talking about the weather

Extreme Weather Causes Food Prices to Increase, Nation to Fall Apart

PALESTINE, IL - JULY 25: A field of dead corn sits next to the Lincolnland Agri-Energy ethanol plant July 25, 2012 in Palestine, Illinois. This summer's extended drought, which has scorched corn and soybean crops across the Midwest, is expected to impact the price of gasoline which, in most states, contains at least 10 percent ethanol. The price of ethanol on the Chicago Board of Trade has risen nearly 25% this year. (Photo by Scott Olson/Getty Images)
Palestine, Illinois. City dwellers, this is not what a corn field is supposed to look like. Photo: Scott Olson/2012 Getty Images

In the movies, the consequences of extreme weather usually involve trying to outrun a CGI storm and desperately clinging to loved ones as they dangle from a cliff. Apparently we’re living out that scenario right now, and a more accurate natural disaster movie would portray Jake Gyllenhaal paying slightly more for hamburger meat. With record-high temperatures and drought covering two-thirds of the contiguous United States, the government announced on Wednesday that it expects food prices to increase significantly. And as annoying as that is for the average consumer, there’s an even more concerning weather-related issue: Our infrastructure isn’t built for these temperatures, so it’s likely that we’ll see even more transportation problems, blackouts, and storm damage.

On Wednesday, the U.S. Department of Agriculture said that it expects the price of milk, eggs, beef, poultry, and pork to shoot up in 2013. Owing to inflation, food prices usually increase about 2.8 percent a year, but according to the Associated Press, the government forecasts that the price of beef will increase 4 percent to 5 percent, while dairy prices will rise as much as 4.5 percent, poultry and egg prices will increase about 3 percent to 4 percent, and pork prices will climb 2.5 to 3.5 percent.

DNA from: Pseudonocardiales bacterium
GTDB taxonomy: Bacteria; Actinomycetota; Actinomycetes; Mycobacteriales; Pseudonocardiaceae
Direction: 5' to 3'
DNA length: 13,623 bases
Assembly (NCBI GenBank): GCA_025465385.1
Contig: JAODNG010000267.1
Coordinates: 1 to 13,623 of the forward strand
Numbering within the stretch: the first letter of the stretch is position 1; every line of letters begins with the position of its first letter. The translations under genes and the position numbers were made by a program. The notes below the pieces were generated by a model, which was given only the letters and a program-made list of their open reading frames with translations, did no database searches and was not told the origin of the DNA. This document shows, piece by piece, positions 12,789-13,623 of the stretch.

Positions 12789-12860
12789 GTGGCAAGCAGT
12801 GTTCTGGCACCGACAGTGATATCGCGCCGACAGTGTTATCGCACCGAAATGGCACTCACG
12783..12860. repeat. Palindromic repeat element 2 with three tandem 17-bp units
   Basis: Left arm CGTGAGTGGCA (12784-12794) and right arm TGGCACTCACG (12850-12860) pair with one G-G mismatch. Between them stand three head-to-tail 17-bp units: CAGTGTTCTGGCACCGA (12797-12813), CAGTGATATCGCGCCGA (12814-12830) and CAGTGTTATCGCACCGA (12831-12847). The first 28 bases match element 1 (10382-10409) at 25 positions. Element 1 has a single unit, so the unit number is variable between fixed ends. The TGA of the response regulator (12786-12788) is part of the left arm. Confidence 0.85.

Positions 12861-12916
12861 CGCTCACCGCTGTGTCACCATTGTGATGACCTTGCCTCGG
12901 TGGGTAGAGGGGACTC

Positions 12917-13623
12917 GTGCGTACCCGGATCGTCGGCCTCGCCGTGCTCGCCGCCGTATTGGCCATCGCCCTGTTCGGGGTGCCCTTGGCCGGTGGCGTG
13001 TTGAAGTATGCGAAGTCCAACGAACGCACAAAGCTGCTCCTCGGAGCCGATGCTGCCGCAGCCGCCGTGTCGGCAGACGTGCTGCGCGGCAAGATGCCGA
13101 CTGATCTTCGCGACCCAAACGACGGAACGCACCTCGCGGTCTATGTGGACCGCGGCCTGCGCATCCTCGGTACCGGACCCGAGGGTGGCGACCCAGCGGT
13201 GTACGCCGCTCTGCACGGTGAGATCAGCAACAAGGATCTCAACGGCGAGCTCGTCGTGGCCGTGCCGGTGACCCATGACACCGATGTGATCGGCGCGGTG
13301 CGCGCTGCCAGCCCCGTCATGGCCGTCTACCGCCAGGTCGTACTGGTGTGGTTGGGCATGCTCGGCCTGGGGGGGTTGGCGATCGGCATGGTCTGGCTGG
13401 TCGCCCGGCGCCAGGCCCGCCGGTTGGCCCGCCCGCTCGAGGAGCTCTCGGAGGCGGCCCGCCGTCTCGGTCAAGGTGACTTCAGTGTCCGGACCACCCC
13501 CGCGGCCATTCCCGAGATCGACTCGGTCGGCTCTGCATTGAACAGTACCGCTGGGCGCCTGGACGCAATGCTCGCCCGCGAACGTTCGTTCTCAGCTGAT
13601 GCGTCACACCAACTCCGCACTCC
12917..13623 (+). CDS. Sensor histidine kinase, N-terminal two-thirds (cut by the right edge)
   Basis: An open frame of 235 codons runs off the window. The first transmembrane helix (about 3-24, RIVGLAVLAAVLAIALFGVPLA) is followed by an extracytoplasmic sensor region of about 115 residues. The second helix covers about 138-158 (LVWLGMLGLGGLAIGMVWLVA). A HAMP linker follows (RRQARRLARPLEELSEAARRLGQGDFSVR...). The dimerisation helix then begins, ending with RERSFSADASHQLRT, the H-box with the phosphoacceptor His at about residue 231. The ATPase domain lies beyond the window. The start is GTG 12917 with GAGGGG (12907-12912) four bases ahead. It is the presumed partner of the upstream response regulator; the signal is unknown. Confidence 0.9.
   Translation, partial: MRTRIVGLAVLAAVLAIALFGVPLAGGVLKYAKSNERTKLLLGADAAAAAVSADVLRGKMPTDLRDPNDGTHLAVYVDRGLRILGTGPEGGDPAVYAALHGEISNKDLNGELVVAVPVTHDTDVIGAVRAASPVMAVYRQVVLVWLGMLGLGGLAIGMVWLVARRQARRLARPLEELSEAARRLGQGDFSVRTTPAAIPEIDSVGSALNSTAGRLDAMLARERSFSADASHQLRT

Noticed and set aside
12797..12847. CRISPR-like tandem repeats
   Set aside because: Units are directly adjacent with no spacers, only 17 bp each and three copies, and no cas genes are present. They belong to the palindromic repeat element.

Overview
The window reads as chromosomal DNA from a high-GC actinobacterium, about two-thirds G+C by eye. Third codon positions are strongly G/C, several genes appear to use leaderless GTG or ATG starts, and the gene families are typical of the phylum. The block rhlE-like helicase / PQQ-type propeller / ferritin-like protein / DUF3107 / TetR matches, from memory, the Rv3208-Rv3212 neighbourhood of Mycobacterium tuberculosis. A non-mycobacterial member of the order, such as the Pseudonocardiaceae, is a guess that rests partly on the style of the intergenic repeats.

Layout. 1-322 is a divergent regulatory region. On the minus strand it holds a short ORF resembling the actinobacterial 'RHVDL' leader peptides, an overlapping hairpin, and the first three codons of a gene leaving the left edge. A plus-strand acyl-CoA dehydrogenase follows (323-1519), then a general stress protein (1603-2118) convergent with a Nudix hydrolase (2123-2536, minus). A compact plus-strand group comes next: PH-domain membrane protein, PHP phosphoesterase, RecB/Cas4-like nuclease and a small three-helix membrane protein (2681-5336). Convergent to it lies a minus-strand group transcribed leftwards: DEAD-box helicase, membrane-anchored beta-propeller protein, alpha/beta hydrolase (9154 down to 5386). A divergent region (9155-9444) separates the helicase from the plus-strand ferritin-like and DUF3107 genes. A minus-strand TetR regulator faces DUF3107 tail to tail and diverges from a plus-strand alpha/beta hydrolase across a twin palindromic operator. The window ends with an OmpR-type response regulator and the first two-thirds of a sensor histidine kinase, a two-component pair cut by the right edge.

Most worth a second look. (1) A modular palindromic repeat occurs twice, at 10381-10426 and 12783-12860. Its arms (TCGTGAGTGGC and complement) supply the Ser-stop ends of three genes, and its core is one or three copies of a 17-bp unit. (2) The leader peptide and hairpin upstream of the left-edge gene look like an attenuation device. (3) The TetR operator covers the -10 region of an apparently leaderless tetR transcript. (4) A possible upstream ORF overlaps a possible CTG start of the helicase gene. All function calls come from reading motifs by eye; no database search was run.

2012 is the hottest year ever recorded in the United States, and the accompanying drought has devastated crops. Prices of animal products will be affected the most because of their higher feed prices. Those costs make up a smaller percentage of the cost of processed foods, and fruit and vegetables won’t be affected since they’re irrigated in the same way regardless of the weather.

While the drought is already creating significant problems for farmers and ranchers, as well as the global food market, lower gasoline prices could help balance the costs for most Americans. However, there’s probably no escaping our infrastructure problems. Recently we’ve seen more reports of planes and vehicles stuck in asphalt softened during heat waves, severe highway damage caused by dry soil shrinking under roads, trains disrupted because of kinks in overheated metal rails, and inadequate drainage during heavy storms, and the New York Times reports that this could become the new normal across the nation. These structures were built to withstand a certain range of weather conditions, and we’ve been regularly exceeding those limits.

While scientists are hesitant to officially declare that these are the consequences of global warming, many are predicting that the recent weird weather isn’t just an anomaly. You can try to ride this one out by going vegan and leaving your apartment as little as possible, but it’s probably going to catch up with you eventually.

Food Prices to Increase Following Drought